Gross Domestic Product (GDP) is a metric that helps us understand the overall health of a nation’s economy and its residents.
Nearly everything around you is part of your country’s GDP. For example, when you eat in a restaurant, the tables, equipment in the kitchen, light fixtures, the employees’ income from working in the restaurant, and even your plate of food are part of your nation’s GDP.
GDP measures the total value of all finished goods and services in a country in a year. In the United States, which is the world’s largest economy, the GDP is about $19 trillion.
Finished goods are things that will not be resold. For example, the flour, eggs, and butter bought by a deli to make cookies are not part of GDP because they will be combined to make cookies, which are sold to customers. The cookies are part of the GDP and considered finished goods. The flour, eggs, and butter purchased to make cookies at home are part of the GDP because the cookies will not be sold.
How we calculate GDP
Economists use varying methods to calculate GDP. One well-known equation is:
Consumption + Investment + Government Spending + Net Exports = GDP
Consumption: This number represents consumer spending on physical goods like the food you buy at a restaurant or on services like the money you spend on a haircut. In developed countries, consumer spending typically makes up over half of the GDP.
Investment: This is how much money businesses spend on property, including buildings and land and their spending on equipment. It also includes money that consumers spend on major investments like buying a home. When the economy is suffering, this part of the GDP equation typically shrinks because businesses and individuals tend to limit their large purchases during tough financial times.
Government Spending: This is the money that national and local government entities spend on things like schools, roads, and defense. Government spending varies a lot between countries.
Net Exports: This number represents a country’s exports minus their imports. Many countries actually have a negative net export number. For example, in the United Kingdom, about $1 billion worth of coffee comes into the country each year but they export only $315 million worth of coffee. This leaves them with a negative net export of coffee.
GDP and a country’s overall financial health
Countries collect data on the factors that contribute to their GDP, making this a universal measurement as countries compare their performance worldwide.
If an economy is healthy, there’s generally an upward trend in its GDP over the years. When an economy is suffering, GDP contracts. When GDP falls for two consecutive quarters or longer, economists identify the trend as a recession.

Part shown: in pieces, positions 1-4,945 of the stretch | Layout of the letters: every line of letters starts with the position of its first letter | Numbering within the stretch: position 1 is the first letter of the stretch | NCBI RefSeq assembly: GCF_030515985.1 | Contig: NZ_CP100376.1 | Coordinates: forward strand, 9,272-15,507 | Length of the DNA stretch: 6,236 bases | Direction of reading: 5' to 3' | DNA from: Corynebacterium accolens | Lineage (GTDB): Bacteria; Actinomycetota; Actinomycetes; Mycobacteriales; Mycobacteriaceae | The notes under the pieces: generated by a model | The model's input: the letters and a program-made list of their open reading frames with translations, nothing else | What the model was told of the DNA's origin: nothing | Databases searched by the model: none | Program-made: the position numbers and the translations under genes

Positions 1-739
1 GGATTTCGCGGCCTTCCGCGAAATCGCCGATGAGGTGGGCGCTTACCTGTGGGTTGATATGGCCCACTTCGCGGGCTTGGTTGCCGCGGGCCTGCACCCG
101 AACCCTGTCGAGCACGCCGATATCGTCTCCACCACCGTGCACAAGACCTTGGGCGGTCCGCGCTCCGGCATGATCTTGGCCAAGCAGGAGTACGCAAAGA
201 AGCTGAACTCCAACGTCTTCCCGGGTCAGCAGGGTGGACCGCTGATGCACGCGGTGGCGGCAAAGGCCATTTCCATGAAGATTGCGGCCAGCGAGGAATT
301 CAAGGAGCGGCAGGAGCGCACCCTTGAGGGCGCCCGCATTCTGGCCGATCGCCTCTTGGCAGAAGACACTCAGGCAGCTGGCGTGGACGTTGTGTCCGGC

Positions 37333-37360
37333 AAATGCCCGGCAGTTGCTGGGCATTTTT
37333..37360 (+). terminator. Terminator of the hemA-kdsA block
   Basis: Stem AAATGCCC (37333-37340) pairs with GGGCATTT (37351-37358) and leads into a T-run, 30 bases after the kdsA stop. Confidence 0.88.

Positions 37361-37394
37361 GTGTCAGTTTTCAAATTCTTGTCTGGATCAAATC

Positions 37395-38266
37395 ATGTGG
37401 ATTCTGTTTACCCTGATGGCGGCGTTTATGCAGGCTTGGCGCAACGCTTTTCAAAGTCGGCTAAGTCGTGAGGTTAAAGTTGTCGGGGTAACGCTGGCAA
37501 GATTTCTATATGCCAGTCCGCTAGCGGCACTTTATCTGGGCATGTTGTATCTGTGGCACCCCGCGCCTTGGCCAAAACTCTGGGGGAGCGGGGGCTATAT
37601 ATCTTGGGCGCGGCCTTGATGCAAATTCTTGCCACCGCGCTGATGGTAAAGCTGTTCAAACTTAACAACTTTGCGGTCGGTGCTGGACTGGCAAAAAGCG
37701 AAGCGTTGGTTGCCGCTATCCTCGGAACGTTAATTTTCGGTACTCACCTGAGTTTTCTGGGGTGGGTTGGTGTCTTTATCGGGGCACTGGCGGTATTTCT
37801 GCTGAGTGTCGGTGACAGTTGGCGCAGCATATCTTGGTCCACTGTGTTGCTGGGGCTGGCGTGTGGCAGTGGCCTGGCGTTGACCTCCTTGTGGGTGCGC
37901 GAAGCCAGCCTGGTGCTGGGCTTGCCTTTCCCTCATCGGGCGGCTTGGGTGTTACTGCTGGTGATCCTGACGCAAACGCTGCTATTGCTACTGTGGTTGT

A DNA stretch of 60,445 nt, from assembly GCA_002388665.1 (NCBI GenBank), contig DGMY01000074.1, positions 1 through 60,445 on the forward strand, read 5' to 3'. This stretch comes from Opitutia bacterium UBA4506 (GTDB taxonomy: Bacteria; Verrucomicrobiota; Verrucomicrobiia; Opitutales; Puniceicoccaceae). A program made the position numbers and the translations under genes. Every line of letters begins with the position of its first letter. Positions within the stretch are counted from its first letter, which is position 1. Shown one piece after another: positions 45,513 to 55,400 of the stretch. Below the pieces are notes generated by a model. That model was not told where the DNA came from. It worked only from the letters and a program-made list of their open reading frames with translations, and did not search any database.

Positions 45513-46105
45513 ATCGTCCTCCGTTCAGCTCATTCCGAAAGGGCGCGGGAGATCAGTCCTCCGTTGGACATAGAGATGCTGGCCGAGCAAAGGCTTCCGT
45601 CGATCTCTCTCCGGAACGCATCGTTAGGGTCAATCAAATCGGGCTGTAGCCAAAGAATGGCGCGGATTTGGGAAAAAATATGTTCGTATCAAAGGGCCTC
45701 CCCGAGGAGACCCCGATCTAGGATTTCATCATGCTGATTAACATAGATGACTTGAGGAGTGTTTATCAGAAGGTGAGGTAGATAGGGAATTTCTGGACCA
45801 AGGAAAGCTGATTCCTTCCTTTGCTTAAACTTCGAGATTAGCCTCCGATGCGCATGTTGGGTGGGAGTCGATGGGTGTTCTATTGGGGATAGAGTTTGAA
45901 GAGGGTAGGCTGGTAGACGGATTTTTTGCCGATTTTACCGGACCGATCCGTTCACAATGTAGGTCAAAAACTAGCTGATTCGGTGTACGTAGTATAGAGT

GDP is measured quarterly by the Bureau of Economic Analysis (BEA). It’s the number many people use to determine a country’s overall financial health and success. When GDP increases from one quarter to the next, economists consider it an indication that the country is financially stable.
For example, in late 2008, U.S. GDP contracted four consecutive quarters which meant the GDP Growth was negative for four consecutive quarters. This was the most dramatic GDP decline since the Great Depression in the United States.
Why are GDP and GDP growth important?
GDP and GDP growth matter because these numbers help us understand a nation’s financial health. When GDP increases, business and personal income grows, as well. When GDP contracts, businesses wait to hire new employees and individuals put off big purchases. This causes even further declines in GDP growth.
GDP and GDP Growth plays a big role in how the government and the Federal Reserve (FED) make decisions that affect ordinary Americans.
The government watches GDP growth closely and uses that information to inform policy and tax changes. For example, they cut taxes and increased their spending to stimulate the economy after The Great Depression. In the 1970s, the government limited spending, limited growth in money supply, and resisted tax cuts to combat inflation.
The Fed uses GDP when it makes decisions about whether to raise interest rates. These decisions influence the economy in an important way. For example, when GDP growth is negative or slow, the Fed may decrease interest rates. As a result, businesses and individuals may be more willing to borrow money to make large purchases, which stimulates the economy and causes GDP to grow. When the GDP is on the rise, the Fed typically raises interest rates, which controls inflation and causes GDP growth to slow.
GDP doesn’t measure everything
One potential fault with GDP growth calculations that economists like to draw attention to is that GDP doesn’t give enough weight to money spent on services and the digital economy. For example, digital music allows individuals to purchase a subscription to a service that allows unlimited access to nearly any song. In the past, accessing music meant purchasing individual albums, which would have possibly contributed a greater amount of money overall to GDP than a small monthly digital subscription.
GDP also does not measure the well-being and economic equality of individuals living in the country. So, a country like Nigeria, which had a GDP of $397,720 million with a per capita breakdown of $2,028, doesn’t show the huge disparity between groups of people living in the country. Many people in Nigeria live in extreme poverty and a few are very wealthy, so the average isn’t a correct representation of how a regular person lives in Nigeria.
While GDP is an important indicator of a country’s overall financial health, but it doesn’t necessarily translate to the financial health of the people living in the country.
At Facts First, we allow you to compare GDP Growth by U.S. President and the data is updated every quarter when the latest GDP numbers come out.